When Trouble Comes Knocking

Inevitably, there comes point in every chess player’s career, be they beginner or professional, when they find themselves in trouble on the chessboard. Beginners find themselves in continual trouble as they learn the game but that trouble eventually becomes less frequent as they improve. I’ve had students remark that they get into trouble because they’re still learning the nuances of the game. I remind them that even the world’s top players can fall victim to problems during their games. It’s how you handle those problems that counts. The more playing experience you have, the more likely you are to avoid trouble before it happens and if you do find yourself in trouble, the more likely you are to deal with it successfully.

As you improve, you make better moves based on sound planning and avoid the problems that come with making bad moves based on poor planning. However, you can still fall victim to a troublesome position in which you are at a disadvantage that could cost you the game. Maybe you miscalculated, missing a potential opposition move that sends your position into turmoil. The beginner will panic while becoming overwhelmed by the dark cloud of defeat, often giving up before trying to fight back. Always try to find a solution when faced with a problem.

I have my beginning students finish their games no matter how bad the position. With more advanced students, I teach the fine art of resignation, but only if the position is hopeless. Beginners tend to get into trouble very early on due to a lack of opening and middle game skills. Most beginner’s games conclude before the endgame starts.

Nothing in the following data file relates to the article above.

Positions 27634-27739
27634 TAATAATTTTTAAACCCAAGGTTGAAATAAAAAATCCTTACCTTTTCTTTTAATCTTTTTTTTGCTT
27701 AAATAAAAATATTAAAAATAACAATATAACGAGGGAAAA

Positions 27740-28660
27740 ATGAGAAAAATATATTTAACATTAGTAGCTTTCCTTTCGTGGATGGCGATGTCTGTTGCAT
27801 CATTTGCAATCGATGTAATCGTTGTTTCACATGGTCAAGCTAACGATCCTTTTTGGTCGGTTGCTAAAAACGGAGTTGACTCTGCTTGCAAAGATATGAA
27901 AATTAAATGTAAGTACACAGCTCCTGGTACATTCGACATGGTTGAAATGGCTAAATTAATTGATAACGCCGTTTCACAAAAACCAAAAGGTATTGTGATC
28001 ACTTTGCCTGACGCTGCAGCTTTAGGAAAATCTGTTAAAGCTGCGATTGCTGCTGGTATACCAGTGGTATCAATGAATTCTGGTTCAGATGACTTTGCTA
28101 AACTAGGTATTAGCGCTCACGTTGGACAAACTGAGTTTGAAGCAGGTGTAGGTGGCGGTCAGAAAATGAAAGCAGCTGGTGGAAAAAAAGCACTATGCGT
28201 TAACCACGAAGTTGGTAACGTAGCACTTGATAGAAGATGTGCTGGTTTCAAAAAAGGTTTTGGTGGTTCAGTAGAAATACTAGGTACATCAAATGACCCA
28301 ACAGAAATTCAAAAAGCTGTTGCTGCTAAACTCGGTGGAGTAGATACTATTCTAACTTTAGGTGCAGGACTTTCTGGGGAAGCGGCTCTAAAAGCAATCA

It’s easy enough to get my students to apply the opening principles, having a pawn control a central square, the development of minor pieces towards the center and early castling. However, when it comes to exchanging material, things go south quickly! To avoid being on the losing end of an exchange, we assign dollar figures to the pieces rather than a relative point value. My students have a fondness for money and when they’re thinking about exchanges of material in financial terms then tend to make better decisions. You wouldn’t trade a $9.00 Queen for a $3.00 Knight or Bishop or worse yet, a $1.00 pawn. It’s simple Chessonomics! Don’t trade down unless doing so wins the game!